9/11 after ten years, dialogue with the Islam of peace
» 09/07/2011 15:07
INDIA – ISLAM
by Nirmala Carvalho
Fr Victor Edwin, an expert in Muslim-Christians relations, explains how relations between the two communities have changed and what situation the Muslim world faces in the wake of the 2001 attacks in New York City. For Indian Muslims, illiteracy is the main enemy.
Mumbai (AsiaNews) – “Several prominent Muslim clerics and scholars condemned the attack on the Twin Towers and other bomb attacks on innocent people. They declared in unambiguous terms that Islam does not support violence and terrorism,” said Fr Victor Edwin, a Jesuit priest and PhD student candidate studying Christian-Muslim relations at New Delhi’s Jamia Millia Islamia University. Speaking ten years after the attack against New York’s Twin Towers, he looks at how Christian-Muslim relations and the Muslim world have changed.
The Jesuit clergyman remembers initiatives taken by Muslim clergymen, theologians and scholars in favour of dialogue and cooperation with the Christian and non-Christian world.
“In November 2004,” he said, “Muslim scholars from 45 countries gathered under the leadership of H.M. King Abdullah II ibn al- Hussein of Jordan and launched a very important initiative called the Amman Message that condemned all forms of extremism and indiscriminate killing. The message emphasized the oneness of humanity and informed the world that Islam stands for peace and that any violence in the name of Islam is contrary to its nature.”
In October 2007, “138 high profile Muslim scholars,” addressed ‘A Common Word’, “primarily to the Holy Father” in which they “invited some 27 other Christian leaders to gather in a common ground in order to work for peace and harmony in the World.”
“These are bold initiatives in the charged atmosphere,” Fr Edwin said.
Yet, “While these efforts strive for understanding and peace, the Arab Spring that started in Tunisia pleasantly surprised everyone. Tens and thousands of young people both Muslims and Christians, especially in Egypt, demanded employment, free and fair elections, democracy and rule of law. [. . .] These initiatives and events indicate Islam affirms its legitimate voice for peace and justice. This momentum needs to be sustained. That is the major task for Muslim thinkers for the time to come.”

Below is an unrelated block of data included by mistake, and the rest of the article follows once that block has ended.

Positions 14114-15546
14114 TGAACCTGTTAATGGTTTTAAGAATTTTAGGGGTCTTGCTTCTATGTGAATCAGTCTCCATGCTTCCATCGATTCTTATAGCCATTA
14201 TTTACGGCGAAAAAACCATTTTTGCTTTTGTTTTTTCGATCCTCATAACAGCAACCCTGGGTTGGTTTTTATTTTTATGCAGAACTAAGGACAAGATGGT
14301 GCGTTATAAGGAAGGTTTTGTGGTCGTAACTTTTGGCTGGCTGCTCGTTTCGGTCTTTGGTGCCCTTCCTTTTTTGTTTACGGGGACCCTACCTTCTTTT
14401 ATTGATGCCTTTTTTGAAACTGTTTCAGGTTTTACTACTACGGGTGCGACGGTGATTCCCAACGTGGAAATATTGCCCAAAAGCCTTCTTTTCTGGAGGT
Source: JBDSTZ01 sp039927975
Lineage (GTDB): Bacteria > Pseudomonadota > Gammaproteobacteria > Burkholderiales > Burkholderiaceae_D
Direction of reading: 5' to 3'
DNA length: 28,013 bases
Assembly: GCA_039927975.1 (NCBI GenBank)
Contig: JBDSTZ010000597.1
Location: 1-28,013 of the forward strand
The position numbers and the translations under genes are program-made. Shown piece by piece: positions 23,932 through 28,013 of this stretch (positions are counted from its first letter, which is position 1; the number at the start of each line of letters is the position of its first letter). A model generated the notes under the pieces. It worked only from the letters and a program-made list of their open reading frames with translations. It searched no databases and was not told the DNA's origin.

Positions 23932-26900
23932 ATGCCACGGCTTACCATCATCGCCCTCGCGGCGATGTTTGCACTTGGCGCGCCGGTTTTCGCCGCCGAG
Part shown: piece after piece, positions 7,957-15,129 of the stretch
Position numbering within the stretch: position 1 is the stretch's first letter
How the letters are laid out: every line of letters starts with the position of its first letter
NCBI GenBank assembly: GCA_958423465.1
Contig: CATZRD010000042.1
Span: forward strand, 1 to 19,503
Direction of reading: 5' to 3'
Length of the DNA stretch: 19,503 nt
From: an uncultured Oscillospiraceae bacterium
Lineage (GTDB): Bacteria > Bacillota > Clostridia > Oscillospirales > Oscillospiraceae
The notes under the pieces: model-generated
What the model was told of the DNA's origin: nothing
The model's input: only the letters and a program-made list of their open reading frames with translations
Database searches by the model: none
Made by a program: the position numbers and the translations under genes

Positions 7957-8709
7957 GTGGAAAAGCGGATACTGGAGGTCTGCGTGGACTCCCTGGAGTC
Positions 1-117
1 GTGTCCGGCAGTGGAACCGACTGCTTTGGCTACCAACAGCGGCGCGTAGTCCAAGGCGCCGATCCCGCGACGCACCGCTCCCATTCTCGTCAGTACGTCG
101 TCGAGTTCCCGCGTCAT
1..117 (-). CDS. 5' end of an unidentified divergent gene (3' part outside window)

India too felt the impact of 9/11. Fr Victor Ediwn, who is also the Editor of Salaam, an Islamic Studies Association journal, noted, “Indian culture is composite and draws nourishment from the teachings of sufis and sadhus, literature and paintings, arts and architecture, religions and languages. India has developed a unique wisdom that gels different people as one family. However, this integration is under severe pressure. The right wing outfits like the RSS through their devious ideology work hard to weaken the compositeness of our culture. The engineered pogroms against Dalits, Muslims and Christians destroy the bonds that have been nurtured over centuries. The 9/11 and 26/11 added pressure on Muslims.”
“One of the main enemies of Muslims in India is illiteracy. [. . .] Muslims need to work on the modernization of their religious schools. The madrasa curriculum is said to be more backward looking than forward looking. In this context, the task of Christian engagement with Muslims is pertinent. [. . .] The Church needs to be conscious of the hesitation in reaching out to Muslims.”